Tuesday, August 2, 2016

Power of Image in Journal and Memoir Writing

Has an image ever come to your mind, stayed there during the day, at night, in your dreams? An image can work as a powerful writing tool; from it we journal to a deeper place, craft it into memoir writing.

In my memoir Again in a Heartbeat, the image of forsythia stayed with me throughout the writing of that book; a metaphor for the fleeting beauty of spring, bright, glorious, quickly fading like young love . . . and untimely death.

So I challenge you to find an image, use it as a writing prompt, a way to journal to a deeper place.

In May Sarton’s Journal Of a Solitude, she begins the book describing an elegant spray of white lilies and a branch of peony leaves in a Japanese jar on her mantel. “When I am alone, the flowers are really seen, I can pay attention to them. They are felt as presences. Without them I would die,” she writes. From there she goes on to write about her life, her thoughts, her fears,

A teacher in a recent writing workshop, Susan Tiberghien, whose wonderful memoir Side by Side, Writing Your Love Story about her long and passionate marriage . . . a book which also includes writing prompts, said in class her image was a sailboat. She didn’t know why, but that sailboat kept appearing and so she would use it as a way to write.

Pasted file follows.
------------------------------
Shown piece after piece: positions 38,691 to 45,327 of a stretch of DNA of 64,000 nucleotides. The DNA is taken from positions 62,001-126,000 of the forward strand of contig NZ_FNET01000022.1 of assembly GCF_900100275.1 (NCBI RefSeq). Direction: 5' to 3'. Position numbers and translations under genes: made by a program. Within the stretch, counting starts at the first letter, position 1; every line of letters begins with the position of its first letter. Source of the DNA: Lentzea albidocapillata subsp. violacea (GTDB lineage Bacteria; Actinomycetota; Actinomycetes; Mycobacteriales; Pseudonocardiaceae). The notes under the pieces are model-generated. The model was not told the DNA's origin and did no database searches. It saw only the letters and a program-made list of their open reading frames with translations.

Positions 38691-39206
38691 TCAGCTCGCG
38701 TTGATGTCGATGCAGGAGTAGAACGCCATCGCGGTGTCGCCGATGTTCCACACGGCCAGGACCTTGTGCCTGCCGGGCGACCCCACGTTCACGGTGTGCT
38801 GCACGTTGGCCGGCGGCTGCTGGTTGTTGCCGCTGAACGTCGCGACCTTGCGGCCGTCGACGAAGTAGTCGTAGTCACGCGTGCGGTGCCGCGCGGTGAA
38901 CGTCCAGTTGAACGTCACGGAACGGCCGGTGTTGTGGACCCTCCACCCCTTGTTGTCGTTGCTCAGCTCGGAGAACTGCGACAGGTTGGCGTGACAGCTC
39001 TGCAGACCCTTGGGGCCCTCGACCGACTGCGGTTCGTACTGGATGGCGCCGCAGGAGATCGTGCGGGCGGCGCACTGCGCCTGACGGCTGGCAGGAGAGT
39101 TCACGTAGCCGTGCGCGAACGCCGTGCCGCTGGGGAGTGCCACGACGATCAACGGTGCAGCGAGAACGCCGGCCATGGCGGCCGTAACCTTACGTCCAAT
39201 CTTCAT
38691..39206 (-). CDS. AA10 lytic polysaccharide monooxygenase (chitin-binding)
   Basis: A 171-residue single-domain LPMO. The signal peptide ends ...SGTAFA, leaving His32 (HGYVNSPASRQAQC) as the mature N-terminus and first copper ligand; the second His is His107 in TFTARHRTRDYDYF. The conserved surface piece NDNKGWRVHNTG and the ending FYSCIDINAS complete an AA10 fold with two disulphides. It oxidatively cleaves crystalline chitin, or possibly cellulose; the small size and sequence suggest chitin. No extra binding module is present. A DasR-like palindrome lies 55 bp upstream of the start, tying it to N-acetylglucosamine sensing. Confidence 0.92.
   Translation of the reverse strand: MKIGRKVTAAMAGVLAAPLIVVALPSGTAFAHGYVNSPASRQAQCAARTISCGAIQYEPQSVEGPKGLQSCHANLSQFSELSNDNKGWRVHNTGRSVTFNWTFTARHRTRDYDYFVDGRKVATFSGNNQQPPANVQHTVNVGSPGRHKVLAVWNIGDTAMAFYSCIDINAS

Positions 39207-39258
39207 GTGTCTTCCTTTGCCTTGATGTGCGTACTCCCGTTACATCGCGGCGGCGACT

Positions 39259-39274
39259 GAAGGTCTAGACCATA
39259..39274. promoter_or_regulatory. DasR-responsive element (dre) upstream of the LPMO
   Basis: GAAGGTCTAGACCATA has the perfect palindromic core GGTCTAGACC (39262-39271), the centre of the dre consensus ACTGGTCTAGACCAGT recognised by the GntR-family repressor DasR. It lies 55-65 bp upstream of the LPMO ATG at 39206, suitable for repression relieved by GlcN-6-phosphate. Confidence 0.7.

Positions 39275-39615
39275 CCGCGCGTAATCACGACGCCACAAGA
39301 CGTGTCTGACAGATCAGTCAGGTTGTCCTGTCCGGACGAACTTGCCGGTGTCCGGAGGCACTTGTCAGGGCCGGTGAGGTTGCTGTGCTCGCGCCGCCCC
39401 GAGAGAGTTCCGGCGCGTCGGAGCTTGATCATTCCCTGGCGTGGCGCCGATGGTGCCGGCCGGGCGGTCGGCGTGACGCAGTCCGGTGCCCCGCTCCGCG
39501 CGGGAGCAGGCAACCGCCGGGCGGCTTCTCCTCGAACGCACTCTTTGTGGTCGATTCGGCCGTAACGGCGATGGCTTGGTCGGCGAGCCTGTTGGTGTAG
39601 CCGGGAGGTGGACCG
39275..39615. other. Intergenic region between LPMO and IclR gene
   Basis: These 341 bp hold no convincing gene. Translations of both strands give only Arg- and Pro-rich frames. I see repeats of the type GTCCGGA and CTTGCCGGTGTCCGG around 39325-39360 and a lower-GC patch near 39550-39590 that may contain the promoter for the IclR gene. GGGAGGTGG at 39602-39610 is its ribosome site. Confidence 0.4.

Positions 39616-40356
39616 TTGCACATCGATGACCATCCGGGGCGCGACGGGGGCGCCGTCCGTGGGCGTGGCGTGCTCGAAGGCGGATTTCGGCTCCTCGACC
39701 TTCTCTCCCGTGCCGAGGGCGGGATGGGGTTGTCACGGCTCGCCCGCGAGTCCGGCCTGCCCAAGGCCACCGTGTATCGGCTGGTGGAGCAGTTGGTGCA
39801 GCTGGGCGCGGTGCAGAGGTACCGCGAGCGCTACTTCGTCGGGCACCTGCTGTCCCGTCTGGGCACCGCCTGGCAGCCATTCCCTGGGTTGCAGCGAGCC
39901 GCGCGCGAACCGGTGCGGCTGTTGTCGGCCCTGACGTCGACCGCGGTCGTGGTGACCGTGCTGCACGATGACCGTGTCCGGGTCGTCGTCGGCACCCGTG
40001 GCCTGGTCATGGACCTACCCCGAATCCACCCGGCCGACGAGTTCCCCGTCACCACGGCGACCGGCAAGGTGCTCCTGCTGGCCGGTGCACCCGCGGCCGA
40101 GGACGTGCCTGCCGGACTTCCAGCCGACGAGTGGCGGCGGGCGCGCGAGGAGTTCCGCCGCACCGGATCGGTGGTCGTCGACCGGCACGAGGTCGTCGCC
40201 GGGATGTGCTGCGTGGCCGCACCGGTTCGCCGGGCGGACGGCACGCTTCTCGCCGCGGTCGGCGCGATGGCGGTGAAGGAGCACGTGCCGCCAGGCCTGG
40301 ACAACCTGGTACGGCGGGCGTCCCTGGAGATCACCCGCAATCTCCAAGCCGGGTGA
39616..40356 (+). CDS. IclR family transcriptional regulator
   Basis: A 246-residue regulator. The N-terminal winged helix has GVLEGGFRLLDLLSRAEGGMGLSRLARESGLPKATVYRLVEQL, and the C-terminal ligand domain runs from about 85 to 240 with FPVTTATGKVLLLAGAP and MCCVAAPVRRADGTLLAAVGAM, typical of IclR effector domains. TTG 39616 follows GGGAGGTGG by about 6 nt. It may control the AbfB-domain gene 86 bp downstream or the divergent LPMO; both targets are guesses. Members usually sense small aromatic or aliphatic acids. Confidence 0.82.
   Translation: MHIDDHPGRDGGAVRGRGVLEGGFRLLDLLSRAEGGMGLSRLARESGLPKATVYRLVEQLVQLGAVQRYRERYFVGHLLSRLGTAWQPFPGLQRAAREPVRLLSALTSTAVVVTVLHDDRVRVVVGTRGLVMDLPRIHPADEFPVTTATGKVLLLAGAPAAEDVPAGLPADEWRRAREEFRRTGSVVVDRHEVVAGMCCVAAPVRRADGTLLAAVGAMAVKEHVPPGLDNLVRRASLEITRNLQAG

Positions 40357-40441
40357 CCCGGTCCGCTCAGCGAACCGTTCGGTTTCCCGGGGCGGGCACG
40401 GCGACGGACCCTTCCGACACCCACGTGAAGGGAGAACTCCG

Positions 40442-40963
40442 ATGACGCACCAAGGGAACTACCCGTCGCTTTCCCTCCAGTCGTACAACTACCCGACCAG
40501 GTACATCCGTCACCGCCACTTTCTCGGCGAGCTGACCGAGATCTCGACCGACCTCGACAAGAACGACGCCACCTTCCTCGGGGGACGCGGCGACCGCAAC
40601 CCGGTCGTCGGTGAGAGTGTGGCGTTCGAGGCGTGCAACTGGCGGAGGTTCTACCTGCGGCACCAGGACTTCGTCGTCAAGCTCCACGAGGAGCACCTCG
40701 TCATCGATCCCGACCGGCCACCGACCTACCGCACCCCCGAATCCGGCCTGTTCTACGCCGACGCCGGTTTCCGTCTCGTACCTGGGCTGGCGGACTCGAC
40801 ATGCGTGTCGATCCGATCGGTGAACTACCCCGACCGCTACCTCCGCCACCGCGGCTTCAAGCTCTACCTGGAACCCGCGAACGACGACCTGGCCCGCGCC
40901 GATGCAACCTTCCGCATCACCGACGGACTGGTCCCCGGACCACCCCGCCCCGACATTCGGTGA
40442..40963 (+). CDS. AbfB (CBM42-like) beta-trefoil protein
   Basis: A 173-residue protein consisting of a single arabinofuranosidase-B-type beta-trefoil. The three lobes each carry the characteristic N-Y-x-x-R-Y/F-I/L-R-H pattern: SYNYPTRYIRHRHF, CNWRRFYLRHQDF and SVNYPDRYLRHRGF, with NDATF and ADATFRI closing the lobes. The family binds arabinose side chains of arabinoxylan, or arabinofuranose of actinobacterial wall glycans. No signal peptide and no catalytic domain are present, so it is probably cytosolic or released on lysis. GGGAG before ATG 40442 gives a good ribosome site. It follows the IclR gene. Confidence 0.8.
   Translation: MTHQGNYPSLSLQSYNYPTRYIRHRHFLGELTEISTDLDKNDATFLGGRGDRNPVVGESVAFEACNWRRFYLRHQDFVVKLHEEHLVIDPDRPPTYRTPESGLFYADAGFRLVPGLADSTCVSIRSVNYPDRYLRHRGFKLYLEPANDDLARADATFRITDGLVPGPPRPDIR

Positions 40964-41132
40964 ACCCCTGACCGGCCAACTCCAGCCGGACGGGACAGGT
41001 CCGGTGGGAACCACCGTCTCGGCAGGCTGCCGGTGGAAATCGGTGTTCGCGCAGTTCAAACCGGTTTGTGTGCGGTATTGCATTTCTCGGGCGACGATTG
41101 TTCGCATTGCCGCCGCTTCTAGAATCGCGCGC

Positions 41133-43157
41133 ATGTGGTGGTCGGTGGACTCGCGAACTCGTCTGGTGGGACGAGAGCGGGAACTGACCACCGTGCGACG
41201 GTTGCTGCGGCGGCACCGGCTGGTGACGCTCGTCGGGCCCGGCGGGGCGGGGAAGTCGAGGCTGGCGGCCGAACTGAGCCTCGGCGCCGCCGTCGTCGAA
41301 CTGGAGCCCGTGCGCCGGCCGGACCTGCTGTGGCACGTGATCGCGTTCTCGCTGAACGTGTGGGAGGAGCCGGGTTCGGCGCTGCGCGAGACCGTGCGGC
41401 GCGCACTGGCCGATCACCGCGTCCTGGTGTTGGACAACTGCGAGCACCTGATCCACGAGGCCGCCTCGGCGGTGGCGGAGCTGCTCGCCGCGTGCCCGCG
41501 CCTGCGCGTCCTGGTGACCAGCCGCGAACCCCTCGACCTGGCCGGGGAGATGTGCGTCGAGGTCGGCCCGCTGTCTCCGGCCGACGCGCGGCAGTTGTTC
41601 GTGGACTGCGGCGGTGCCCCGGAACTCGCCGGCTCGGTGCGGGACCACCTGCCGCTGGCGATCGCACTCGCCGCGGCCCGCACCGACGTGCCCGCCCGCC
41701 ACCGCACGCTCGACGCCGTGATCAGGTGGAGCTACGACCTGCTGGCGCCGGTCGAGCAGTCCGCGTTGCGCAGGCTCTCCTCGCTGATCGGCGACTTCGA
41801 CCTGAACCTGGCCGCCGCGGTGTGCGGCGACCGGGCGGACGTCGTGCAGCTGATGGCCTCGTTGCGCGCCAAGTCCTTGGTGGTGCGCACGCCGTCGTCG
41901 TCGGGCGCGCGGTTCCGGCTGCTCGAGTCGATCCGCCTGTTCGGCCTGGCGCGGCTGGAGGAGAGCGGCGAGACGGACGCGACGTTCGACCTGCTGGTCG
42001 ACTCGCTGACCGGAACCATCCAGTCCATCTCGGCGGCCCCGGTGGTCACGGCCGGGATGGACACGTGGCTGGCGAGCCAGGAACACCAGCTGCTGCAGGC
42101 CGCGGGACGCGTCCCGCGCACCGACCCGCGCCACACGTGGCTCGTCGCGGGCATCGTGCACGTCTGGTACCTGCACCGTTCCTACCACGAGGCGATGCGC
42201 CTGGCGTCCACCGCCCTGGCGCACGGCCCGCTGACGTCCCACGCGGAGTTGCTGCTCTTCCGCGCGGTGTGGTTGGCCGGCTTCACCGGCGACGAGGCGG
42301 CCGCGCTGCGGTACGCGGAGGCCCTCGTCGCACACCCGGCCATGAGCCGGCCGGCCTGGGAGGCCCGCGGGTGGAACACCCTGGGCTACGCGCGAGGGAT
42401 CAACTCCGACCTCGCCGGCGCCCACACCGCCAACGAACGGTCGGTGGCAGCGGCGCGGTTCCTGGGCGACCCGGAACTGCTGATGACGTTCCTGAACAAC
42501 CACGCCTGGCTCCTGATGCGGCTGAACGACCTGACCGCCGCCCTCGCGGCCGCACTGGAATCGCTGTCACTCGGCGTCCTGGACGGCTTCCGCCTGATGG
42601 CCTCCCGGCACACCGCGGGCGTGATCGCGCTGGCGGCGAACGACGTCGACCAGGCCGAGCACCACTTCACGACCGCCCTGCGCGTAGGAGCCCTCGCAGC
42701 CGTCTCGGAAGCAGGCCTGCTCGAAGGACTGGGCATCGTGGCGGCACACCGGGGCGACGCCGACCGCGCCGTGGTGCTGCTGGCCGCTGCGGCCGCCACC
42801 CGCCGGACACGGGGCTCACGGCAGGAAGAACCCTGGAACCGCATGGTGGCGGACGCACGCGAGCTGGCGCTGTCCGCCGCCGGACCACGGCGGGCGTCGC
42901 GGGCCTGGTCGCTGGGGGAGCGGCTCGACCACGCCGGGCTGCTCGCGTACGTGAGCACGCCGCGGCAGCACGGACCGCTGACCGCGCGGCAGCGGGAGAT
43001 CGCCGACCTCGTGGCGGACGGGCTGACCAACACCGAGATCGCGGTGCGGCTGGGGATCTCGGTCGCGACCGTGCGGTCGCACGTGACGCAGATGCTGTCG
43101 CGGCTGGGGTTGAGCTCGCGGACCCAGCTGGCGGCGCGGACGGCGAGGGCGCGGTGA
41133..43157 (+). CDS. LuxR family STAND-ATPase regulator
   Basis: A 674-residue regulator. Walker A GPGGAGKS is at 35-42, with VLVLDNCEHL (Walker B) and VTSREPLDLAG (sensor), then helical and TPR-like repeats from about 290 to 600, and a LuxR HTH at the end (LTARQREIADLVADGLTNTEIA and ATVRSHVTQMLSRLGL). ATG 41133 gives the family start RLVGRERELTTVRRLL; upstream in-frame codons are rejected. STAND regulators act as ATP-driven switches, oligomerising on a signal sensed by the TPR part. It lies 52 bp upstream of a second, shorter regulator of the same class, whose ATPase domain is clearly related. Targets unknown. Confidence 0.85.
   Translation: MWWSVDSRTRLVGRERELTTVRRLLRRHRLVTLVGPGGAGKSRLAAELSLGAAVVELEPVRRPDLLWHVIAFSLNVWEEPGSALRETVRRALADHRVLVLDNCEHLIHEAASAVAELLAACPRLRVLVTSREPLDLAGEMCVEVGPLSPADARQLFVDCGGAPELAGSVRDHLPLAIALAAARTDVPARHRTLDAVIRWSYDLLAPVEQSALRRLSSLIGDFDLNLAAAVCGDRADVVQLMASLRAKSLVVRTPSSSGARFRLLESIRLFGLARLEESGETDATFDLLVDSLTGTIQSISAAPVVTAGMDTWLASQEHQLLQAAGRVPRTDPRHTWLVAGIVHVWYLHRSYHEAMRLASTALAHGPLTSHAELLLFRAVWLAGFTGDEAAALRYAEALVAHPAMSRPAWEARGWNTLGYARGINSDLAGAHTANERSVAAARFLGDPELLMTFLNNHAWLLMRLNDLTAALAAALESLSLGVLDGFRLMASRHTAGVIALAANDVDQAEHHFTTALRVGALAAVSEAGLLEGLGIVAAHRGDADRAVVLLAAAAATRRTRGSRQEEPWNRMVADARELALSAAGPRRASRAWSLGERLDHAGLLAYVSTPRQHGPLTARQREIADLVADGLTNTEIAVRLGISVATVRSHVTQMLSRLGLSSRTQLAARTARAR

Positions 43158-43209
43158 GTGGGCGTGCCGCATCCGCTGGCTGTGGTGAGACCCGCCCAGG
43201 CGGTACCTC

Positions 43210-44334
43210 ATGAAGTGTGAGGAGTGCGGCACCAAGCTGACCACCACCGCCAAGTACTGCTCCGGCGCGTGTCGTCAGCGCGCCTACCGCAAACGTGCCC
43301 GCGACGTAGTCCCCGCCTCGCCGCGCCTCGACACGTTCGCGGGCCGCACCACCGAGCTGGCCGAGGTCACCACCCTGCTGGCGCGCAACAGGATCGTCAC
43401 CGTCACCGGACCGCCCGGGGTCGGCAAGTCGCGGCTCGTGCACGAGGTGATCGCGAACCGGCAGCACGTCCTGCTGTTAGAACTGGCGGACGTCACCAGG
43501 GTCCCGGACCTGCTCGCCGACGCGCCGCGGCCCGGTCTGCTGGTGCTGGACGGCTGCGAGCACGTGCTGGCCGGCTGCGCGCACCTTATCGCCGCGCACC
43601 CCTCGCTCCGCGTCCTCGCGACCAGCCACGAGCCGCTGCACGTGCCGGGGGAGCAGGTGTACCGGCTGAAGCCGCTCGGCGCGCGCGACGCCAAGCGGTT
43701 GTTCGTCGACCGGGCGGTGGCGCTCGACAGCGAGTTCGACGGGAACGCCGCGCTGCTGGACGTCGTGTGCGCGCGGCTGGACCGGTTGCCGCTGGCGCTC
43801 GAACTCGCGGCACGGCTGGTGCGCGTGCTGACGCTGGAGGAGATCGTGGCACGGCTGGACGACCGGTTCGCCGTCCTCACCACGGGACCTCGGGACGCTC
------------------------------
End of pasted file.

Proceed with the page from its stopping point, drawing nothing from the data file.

You can also create a dialogue with your image, Susan noted. (Next week I'll write about strategy in writing and the numerous and uniquely creative ways to tell story.)

My image was the crepe myrtle blooming in profusion on the campus where our writing workshop was held. I wrote this:

A pink bobble-headed blossom, crepe myrtle sways in the summer breeze. My thoughts drift to my mother. I think of her often these days. She died in August and my own life is now well into the "second  . . . and final act." I see her arranging brightly-colored zinnias of deep red, pink, yellow and orange, cut from her garden next to the side of our house by the Rose of Sharon bush that blooms every July near my birthday. Mother places the zinnias in a crystal bowl inherited from her parents. She possesses an innate, artistic flair, somewhat at odds with her life, but not her fragile and tender heart. I watch her. Perhaps, in that moment, I cherished a woman’s touch . . . the immeasurable importance of beauty, of family, of memories . . . something I, as a mother, have tried to recreate in my own home for my sons.

Another image this past weekwater sparkling in sunlight. I had traveled to Acadia National Park in Maine with my son and water is everywhere, around every corner, appearing at unexpected places.
The water dances in sunlight under azure skies. My spirit dances with the water; it tells me to "be hopeful . . . life is about the unexpected". . . helps lift this shroud of depression; floating me to contentment in this place, at this moment, at this time on a Thursday July afternoon.

Use images to journal to a deeper place. Which leads to this quote by William Zinsser, “The subject you best know is yourself.” How better to explore your life, thoughts and memories than through images?

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